Honestly, I snapped out of my bad mood straight away. I sat down and decided to make everything I did that day meaningful. From the emails I wrote to customers, to the computer work I did, to my interactions with others. Meaningful. Meaningful, so that if I were to look back on any space of time today, I could say there would be nothing I could have done better. Meaningful, means you have invested yourself truly in what you do, and the action, thought, feeling or interaction is genuine and uniquely you. If we consider meaningful friendships or meaningful events, they have inspired us in some way, so as to create the person we are today. Routine, problems, stress and ignorance dim the ‘meaningfulness’ of life, so that we begin to perceive everyday as the same. As a famous quote from Paulo Coelho goes:

“When each day is the same as the next, it’s because people fail to recognize the good things that happen in their lives every day that the sun rises.”

Meaningfulness, is perceiving that each day is different; that even though the sun rises each morning, we through our choice have the power to make each day different. Perception is everything. What we infuse our minds with, we begin to see in our surroundings. By beginning the day with a commitment to creating meaningfulness we can create the correct thought, which in turn creates the correct reality around us.
Reality is a reflection of our mind; how meaningful our reality is depends on how meaningful our perception is.

Copyright © SoulSurfer 11 December 2012 at 2.13pm

Wednesday, December 5, 2012

As I began to love myself

Beyond amazing is this poem… at 70 years of age to have such a thorough understanding and sentimental feeling for everything life has brought you, taught you and shown you…
My hat goes off to you Mr Chaplin!

As I Began to Love Myself – Self Love Poem by Charlie Chaplin

As I began to love myself I found that anguish and emotional suffering
are only warning signs that I was living against my own truth.
Today, I know, this is “AUTHENTICITY”.

As I began to love myself I understood how much it can offend somebody
As I try to force my desires on this person, even though I knew the time
was not right and the person was not ready for it, and even though this
person was me. Today I call it “RESPECT”.

As I began to love myself I stopped craving for a different life,
and I could see that everything that surrounded me was inviting me to grow.
Today I call it “MATURITY”.

As I began to love myself I understood that at any circumstance,
I am in the right place at the right time, and everything happens
at the exactly right moment. So I could be calm.
Today I call it “SELF-CONFIDENCE”.

As I began to love myself I quit steeling my own time,
and I stopped designing huge projects for the future.
Today, I only do what brings me joy and happiness, things I love to do
and that make my heart cheer, and I do them in my own way and in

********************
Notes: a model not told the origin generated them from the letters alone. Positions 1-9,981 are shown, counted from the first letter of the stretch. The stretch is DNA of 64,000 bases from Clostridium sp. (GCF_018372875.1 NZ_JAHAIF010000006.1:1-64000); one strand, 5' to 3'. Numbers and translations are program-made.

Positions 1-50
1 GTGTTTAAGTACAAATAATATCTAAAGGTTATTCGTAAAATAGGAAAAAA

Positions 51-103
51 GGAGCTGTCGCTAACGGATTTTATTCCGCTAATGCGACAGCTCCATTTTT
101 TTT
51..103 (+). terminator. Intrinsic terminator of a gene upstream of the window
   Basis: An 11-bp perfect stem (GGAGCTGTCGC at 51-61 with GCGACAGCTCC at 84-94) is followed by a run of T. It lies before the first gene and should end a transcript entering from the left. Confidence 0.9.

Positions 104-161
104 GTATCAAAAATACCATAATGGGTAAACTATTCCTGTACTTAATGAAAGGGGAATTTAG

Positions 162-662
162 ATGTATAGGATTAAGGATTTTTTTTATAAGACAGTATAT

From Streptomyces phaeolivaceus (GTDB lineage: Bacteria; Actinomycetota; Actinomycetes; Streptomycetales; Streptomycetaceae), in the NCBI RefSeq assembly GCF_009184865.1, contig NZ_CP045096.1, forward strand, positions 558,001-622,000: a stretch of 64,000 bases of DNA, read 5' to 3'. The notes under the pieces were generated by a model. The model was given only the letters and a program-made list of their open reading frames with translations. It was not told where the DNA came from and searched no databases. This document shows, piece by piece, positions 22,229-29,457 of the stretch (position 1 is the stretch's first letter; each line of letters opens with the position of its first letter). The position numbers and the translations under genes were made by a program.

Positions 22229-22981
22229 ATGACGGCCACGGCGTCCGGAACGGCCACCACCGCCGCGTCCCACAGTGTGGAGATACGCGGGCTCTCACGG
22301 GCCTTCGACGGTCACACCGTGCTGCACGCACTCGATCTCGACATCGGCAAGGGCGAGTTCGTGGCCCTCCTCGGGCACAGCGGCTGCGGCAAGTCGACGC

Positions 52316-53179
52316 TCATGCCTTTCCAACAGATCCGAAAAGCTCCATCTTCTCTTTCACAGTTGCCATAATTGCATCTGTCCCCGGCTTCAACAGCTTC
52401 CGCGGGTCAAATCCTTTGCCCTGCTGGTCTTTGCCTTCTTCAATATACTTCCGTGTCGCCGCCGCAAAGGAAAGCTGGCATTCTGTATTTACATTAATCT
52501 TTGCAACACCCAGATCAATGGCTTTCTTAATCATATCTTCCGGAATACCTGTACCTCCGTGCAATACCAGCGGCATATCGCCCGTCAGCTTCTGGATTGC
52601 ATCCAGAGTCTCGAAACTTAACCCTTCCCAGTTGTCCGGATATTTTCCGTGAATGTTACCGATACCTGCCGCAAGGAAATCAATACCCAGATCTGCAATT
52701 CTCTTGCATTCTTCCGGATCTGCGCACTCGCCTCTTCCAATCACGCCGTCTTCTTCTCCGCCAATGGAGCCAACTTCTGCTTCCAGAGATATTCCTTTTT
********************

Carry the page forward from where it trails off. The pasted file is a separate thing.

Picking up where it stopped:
my own rhythm. Today I call it “SIMPLICITY”.

As I began to love myself I freed myself of anything that is no good for
my health – food, people, things, situations, and everything that drew
me down and away from myself. At first I called this attitude
a healthy egoism. Today I know it is “LOVE OF ONESELF”.

As I began to love myself I quit trying to always be right, and ever since
I was wrong less of the time. Today I discovered that is “MODESTY”.

As I began to love myself I refused to go on living in the past and worry
about the future. Now, I only live for the moment, where EVERYTHING
is happening. Today I live each day, day by day, and I call it “FULFILLMENT”.

As I began to love myself I recognized that my mind can disturb me
and it can make me sick. But As I connected it to my heart, my
mind became a valuable ally. Today I call this
connection “WISDOM OF THE HEART”.

We no longer need to fear arguments, confrontations or any kind of problems
with ourselves or others. Even stars collide, and out of their crashing
new worlds are born.

Today I know THAT IS “LIFE”!

Monday, November 26, 2012

Alo’ha: breathing the present magic of life

An amazing thing happens every time I go surfing… I rediscover the magic of life. I feel the magic of life. I live the magic of life. Surfing breathes such a strong and refreshing breath of life into my being, that it is impossible not to emerge a little dizzy and dazed, but full of this new energy of rebirth. It’s uplifting and wonderful. It truly is Alo’ha, which in Hawaiian literally means: “the breath of life”.

In his latest book ‘Aleph’, Paulo Coelho speaks of the magic of life being the present. Time, as not being measurable but essentially purely livable. The concept of ‘living time’:

“In magic - and in life - there is only the present moment, the now. You can't measure time the way you measure the distance between two points. 'Time' doesn't pass. We human beings have enormous difficulty in focusing on the present; we're always thinking about what we did, about how we could have done it better, about the consequences of our actions, and about why we didn't act as we should have. Or else we think about the future, about what we're going to do tomorrow, what precautions we should take, what dangers await us around the next corner, how to avoid what we don't want and how to get what we have always dreamed of.”

An amazing concept. That we humans waste so much time in the past and future that we do not live in the present. This was brought to my attention through two things. The instant ‘in the moment’ sensation I get from surfing and also by contemplating on how much time we spend not pursuing our dreams and goals.

Imagine you live in a room where on the floor there is a huge blank canvas. The canvas represents your hopes and dreams, things that you need to put some effort, energy and enthusiasm to work on, but through procrastination, fear and lack of organisation you fail to undertake. You leave the canvas bare, you walk around it, cover it, move it around the room, on a daily basis, but fail to get started on it. You fail to invest time in your own masterpiece. Time of course being the present moment.